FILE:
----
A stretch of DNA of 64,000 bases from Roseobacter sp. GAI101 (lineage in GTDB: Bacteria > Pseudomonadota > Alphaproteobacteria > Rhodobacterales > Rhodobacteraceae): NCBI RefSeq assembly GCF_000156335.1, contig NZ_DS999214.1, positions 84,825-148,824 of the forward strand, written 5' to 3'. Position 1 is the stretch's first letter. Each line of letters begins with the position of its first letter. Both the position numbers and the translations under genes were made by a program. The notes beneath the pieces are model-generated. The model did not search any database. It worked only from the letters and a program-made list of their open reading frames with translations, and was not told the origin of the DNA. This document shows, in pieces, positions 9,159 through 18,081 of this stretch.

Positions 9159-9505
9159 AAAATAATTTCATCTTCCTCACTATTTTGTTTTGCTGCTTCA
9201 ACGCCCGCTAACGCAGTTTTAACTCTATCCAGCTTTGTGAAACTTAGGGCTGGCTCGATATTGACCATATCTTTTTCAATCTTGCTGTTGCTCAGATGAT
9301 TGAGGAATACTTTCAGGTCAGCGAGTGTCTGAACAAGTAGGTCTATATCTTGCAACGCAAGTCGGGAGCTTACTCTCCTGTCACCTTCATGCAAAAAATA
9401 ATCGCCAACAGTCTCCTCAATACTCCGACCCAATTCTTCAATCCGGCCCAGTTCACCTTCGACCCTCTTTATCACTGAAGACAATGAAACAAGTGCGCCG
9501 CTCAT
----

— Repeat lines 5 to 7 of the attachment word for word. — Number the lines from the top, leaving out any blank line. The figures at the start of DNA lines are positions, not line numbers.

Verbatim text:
9301 TGAGGAATACTTTCAGGTCAGCGAGTGTCTGAACAAGTAGGTCTATATCTTGCAACGCAAGTCGGGAGCTTACTCTCCTGTCACCTTCATGCAAAAAATA
9401 ATCGCCAACAGTCTCCTCAATACTCCGACCCAATTCTTCAATCCGGCCCAGTTCACCTTCGACCCTCTTTATCACTGAAGACAATGAAACAAGTGCGCCG
9501 CTCAT